Springtime in the Forest

Otter Creek Bottomland
With three of the last four mornings below freezing, you might think that Spring had been put on hold, but think again. My sunrise walk took me to the lowest part of the valley where the fields have been plowed in anticipation of planting. The Redbud, Apple, and Dogwood along the forest boundary are finally showing themselves, although reluctantly.

Hiking into the forest I found a small creek surrounded by large moss covered boulders. The sun never makes it into this area, so a number of plants and wildflowers have established themselves along the wet bank.

Moss Rocks

Slow Creek

The variety on such a cold morning was remarkable.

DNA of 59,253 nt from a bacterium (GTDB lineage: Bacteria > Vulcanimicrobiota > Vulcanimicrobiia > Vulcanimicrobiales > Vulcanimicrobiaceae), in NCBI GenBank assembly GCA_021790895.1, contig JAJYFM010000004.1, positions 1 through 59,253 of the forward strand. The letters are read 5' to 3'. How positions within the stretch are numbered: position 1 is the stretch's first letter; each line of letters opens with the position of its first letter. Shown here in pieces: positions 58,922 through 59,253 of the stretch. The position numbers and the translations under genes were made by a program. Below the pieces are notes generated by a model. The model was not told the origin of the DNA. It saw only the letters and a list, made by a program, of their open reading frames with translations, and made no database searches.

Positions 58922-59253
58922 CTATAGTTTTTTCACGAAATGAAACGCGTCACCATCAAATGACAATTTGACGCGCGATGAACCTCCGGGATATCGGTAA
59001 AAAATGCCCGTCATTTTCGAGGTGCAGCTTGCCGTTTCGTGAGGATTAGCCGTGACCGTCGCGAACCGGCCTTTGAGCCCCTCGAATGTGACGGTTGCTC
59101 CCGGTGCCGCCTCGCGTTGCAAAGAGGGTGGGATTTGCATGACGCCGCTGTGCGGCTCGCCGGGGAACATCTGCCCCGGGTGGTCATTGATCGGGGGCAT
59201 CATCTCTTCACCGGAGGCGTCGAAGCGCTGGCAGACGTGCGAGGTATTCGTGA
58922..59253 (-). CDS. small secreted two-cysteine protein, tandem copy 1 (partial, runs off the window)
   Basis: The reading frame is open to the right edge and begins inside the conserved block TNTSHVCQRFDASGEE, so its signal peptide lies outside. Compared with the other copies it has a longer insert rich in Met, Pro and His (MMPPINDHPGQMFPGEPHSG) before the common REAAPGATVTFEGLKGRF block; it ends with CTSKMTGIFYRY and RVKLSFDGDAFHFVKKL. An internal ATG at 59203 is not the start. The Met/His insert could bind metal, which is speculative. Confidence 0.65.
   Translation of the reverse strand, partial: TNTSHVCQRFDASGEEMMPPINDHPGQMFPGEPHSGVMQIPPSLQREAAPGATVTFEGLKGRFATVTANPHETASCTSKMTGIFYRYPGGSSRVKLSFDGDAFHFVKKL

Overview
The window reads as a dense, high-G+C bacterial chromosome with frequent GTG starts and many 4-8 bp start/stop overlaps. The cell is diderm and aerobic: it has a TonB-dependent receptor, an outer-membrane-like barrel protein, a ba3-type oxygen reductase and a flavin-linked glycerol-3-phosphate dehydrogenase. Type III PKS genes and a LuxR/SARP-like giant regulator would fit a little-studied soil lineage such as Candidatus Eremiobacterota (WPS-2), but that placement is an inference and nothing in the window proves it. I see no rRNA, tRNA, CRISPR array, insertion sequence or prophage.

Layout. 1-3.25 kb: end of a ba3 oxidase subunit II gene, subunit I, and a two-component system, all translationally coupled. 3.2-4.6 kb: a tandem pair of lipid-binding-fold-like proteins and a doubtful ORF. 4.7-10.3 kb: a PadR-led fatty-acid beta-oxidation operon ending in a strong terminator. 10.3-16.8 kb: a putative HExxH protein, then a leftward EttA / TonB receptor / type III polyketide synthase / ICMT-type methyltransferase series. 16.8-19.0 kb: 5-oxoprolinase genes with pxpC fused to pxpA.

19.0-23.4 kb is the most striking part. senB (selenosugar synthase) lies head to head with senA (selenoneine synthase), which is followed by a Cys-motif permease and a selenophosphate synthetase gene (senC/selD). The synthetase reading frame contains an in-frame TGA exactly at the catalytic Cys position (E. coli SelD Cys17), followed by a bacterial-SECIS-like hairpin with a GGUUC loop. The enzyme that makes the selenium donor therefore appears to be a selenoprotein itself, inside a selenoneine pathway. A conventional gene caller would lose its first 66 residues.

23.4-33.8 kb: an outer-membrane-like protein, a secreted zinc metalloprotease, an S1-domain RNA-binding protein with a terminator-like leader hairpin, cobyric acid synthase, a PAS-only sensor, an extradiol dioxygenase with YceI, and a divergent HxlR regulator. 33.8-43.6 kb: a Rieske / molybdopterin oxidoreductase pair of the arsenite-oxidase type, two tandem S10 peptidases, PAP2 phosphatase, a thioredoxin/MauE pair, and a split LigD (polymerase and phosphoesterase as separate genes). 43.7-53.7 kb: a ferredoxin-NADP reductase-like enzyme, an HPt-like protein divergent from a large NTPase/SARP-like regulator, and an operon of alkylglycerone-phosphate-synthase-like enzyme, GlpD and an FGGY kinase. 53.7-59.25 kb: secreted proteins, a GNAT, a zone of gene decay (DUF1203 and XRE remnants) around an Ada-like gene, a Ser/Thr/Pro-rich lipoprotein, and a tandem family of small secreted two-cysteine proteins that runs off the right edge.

On my walk back home, I found this large dogwood blossom just starting to open. It reminded me of a white dove just spreading its wings. Just in case you don’t know the legend of the dogwood, here goes.  It is believed by Christians that the cross where Christ was crucified was made from the wood of the dogwood tree. Supposedly, dogwood trees in those days were large, thick trunk bohemoths, but after Christ died, they evolved into the much smaller tree that it is today, totally incapable of bearing the weight of a human.  The red notch at the end of the four snowhite petals is believed to represent the nail holes in Christ’s hands and feet. The white stands for purity. The yellow stamens represent the Crown of Thorns.  Also, it just happens to bloom around Easter. How convenient!

Opening Dogwood
Wild violets cover the ground in most areas that have sunlight.

Pink Face

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